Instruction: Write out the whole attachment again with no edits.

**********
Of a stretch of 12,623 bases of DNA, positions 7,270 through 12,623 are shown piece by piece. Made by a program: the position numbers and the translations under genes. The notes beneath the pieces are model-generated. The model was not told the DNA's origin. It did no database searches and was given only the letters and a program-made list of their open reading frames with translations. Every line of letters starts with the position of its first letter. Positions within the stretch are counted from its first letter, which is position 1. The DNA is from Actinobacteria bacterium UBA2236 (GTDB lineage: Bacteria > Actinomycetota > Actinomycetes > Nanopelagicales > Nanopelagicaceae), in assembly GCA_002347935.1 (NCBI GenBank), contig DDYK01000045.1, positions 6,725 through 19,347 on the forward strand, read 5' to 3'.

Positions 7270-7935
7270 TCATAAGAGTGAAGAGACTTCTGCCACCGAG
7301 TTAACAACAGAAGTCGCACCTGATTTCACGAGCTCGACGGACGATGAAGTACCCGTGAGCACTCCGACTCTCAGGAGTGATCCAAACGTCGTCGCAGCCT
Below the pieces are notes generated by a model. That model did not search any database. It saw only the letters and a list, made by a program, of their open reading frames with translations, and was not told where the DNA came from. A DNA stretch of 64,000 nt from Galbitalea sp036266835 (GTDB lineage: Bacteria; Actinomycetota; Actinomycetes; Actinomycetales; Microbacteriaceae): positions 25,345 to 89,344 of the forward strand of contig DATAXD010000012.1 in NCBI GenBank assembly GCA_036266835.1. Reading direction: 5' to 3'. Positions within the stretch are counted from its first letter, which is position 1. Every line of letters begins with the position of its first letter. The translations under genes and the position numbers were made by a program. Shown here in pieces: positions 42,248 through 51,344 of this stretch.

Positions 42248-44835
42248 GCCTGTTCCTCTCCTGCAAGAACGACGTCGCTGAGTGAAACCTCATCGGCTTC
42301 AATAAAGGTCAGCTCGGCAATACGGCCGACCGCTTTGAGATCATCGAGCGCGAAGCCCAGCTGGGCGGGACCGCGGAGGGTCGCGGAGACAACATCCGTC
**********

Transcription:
Of a stretch of 12,623 bases of DNA, positions 7,270 through 12,623 are shown piece by piece. Made by a program: the position numbers and the translations under genes. The notes beneath the pieces are model-generated. The model was not told the DNA's origin. It did no database searches and was given only the letters and a program-made list of their open reading frames with translations. Every line of letters starts with the position of its first letter. Positions within the stretch are counted from its first letter, which is position 1. The DNA is from Actinobacteria bacterium UBA2236 (GTDB lineage: Bacteria > Actinomycetota > Actinomycetes > Nanopelagicales > Nanopelagicaceae), in assembly GCA_002347935.1 (NCBI GenBank), contig DDYK01000045.1, positions 6,725 through 19,347 on the forward strand, read 5' to 3'.

Positions 7270-7935
7270 TCATAAGAGTGAAGAGACTTCTGCCACCGAG
7301 TTAACAACAGAAGTCGCACCTGATTTCACGAGCTCGACGGACGATGAAGTACCCGTGAGCACTCCGACTCTCAGGAGTGATCCAAACGTCGTCGCAGCCT
Below the pieces are notes generated by a model. That model did not search any database. It saw only the letters and a list, made by a program, of their open reading frames with translations, and was not told where the DNA came from. A DNA stretch of 64,000 nt from Galbitalea sp036266835 (GTDB lineage: Bacteria; Actinomycetota; Actinomycetes; Actinomycetales; Microbacteriaceae): positions 25,345 to 89,344 of the forward strand of contig DATAXD010000012.1 in NCBI GenBank assembly GCA_036266835.1. Reading direction: 5' to 3'. Positions within the stretch are counted from its first letter, which is position 1. Every line of letters begins with the position of its first letter. The translations under genes and the position numbers were made by a program. Shown here in pieces: positions 42,248 through 51,344 of this stretch.

Positions 42248-44835
42248 GCCTGTTCCTCTCCTGCAAGAACGACGTCGCTGAGTGAAACCTCATCGGCTTC
42301 AATAAAGGTCAGCTCGGCAATACGGCCGACCGCTTTGAGATCATCGAGCGCGAAGCCCAGCTGGGCGGGACCGCGGAGGGTCGCGGAGACAACATCCGTC